New cop in Old Lycoming Township breaks barrier

IOANNIS PASHAKIS/Sun-Gazette Shyanne McKivison was hired as a part-time police officer with the Old Lycoming Township Police Department last month. McKivison is the first female officer in the department's history

Not only did Old Lycoming Township pass a no-tax-hike budget in December, the township also brought on board its first female police officer.

Shyanne McKivison, a local resident and criminal justice major at Mansfield University, was hired as a part-time officer with the department and will be the first female officer in its history.

“We are excited,” Robert Whitford, township manager, said. “We believe she will do a great job. She has the integrity and she was number one on the hiring list.”

McKivison graduated from Mansfield University’s police academy in October. She also will undergo a 12-week training program accompanied by a field training officer from the department, according to Whitford.

Besides swearing in the new officer, the supervisors adopted a $5.18 million budget for 2018 that holds the line on taxes.

According to Whitford, the township wouldn’t increase taxes partly because the Old Lycoming Area Authority, a board of five residents appointed by the township that own the township’s sewer system, raised the monthly public sewage rate.

“Unfortunately, Old Lycoming Area Authority is having a $5-a-month increase,” Whitford said. “We did our best to make sure we weren’t hitting taxpayers on both sides.”

Supervisors pushed to avoid having to cancel any projects when they drafted the budget.

“We still have a lot of things planned,” Whitford said. “We didn’t cut any major work. We make sure everything is on the horizon but we don’t necessarily do it now.”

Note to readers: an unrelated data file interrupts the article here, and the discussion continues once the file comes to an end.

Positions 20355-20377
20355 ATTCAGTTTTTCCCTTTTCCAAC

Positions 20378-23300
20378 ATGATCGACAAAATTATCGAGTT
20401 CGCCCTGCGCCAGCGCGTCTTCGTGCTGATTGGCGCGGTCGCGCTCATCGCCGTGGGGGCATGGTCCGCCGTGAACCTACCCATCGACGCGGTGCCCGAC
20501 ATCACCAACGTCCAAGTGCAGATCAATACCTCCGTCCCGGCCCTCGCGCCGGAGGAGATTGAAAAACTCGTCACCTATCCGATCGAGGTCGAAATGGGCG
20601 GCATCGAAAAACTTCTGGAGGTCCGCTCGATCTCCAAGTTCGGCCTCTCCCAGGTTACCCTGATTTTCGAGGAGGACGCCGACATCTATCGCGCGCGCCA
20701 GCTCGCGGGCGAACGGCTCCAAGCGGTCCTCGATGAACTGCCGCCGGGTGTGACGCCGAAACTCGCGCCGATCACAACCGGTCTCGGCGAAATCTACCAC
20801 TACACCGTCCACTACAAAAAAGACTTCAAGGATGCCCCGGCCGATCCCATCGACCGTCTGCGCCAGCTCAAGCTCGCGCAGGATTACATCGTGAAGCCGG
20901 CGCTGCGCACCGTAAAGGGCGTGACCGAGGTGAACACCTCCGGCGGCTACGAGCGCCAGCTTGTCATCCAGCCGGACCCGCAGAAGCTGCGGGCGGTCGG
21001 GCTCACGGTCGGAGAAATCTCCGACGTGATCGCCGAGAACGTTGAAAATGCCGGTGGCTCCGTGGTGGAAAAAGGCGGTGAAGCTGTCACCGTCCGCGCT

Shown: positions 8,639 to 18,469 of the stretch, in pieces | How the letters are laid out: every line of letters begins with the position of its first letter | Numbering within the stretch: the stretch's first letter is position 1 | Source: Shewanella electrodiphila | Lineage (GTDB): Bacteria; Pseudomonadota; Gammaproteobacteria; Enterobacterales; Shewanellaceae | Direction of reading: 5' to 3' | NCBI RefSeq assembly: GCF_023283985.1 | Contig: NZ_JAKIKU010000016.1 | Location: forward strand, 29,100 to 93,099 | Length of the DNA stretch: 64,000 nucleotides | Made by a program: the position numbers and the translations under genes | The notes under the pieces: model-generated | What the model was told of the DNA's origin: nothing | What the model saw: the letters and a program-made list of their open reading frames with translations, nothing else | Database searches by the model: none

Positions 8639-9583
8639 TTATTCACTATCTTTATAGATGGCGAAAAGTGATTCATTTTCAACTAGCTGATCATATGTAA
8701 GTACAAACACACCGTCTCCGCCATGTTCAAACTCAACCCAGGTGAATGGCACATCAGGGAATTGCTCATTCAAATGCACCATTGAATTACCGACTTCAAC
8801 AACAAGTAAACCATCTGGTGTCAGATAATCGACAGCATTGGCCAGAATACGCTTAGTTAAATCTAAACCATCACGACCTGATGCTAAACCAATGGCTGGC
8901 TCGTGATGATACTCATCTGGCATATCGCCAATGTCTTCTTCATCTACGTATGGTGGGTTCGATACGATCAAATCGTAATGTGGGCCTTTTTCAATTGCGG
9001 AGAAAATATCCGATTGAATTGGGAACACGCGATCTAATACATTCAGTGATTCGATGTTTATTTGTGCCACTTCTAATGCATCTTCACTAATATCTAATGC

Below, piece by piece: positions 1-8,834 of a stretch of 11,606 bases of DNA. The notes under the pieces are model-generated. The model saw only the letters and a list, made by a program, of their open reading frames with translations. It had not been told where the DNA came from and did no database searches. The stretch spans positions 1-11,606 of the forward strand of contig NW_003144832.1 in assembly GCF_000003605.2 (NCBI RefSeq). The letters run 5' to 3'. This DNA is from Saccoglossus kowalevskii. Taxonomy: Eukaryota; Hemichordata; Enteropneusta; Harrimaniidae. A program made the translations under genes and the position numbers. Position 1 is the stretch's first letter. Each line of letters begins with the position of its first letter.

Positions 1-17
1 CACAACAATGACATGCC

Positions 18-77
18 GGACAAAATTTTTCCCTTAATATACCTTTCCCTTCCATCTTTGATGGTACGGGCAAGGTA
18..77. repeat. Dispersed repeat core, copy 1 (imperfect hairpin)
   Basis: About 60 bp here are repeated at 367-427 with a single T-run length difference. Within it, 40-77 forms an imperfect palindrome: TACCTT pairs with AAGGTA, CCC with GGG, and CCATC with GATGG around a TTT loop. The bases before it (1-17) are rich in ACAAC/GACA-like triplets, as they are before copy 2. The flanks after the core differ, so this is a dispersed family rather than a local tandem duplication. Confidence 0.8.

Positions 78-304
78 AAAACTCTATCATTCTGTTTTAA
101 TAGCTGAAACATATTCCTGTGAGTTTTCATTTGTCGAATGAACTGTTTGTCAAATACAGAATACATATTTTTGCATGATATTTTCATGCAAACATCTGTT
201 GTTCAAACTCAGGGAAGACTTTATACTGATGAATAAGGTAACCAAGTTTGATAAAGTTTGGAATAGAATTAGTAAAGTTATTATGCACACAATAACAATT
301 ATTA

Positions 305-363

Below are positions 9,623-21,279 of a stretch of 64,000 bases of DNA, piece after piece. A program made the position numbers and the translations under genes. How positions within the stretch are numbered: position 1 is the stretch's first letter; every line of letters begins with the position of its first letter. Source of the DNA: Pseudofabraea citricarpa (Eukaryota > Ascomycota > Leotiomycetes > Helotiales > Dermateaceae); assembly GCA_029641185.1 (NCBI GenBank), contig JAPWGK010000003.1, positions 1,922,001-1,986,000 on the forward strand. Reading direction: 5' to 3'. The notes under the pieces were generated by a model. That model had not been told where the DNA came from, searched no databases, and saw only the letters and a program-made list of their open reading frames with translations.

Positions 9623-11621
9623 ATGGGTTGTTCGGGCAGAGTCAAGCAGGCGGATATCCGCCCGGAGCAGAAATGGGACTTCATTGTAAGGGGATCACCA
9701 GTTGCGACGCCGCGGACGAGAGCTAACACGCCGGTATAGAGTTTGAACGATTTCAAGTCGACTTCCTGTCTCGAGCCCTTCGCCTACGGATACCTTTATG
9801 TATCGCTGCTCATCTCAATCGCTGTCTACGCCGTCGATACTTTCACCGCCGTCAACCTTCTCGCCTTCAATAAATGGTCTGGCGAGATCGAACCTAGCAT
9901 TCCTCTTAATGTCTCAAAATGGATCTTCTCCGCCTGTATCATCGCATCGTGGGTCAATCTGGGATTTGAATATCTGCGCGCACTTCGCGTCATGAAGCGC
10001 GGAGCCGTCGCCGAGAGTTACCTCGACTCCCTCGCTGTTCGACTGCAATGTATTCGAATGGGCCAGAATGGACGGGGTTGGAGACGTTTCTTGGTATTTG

Projects planned in this year’s budget include tar and chipping and fixing drainage pipes on numerous roads, renovating Wyndmere Drive and finishing work on Dunkleberger Road.

According to the township, Wyndmere Drive in particular has been a focus for repair work.

“It wasn’t really built to specifications,” Sam Aungst, Old Lycoming Township supervisor, said. “It’s caving in at certain spots and just in bad shape.”

Along with road work, Aungst added that the budget made room for the township to buy a new police car, to repair and renovate the municipal building’s meeting room and if there is money left over, the township may begin work on additions to the police and sewage departments.

“Last year we were looking at expanding the police and sewage department properties but it was much more then we expected,” Aungst said. “If we are going to go ahead with that it’s going to be some work this year and more of it the next year.”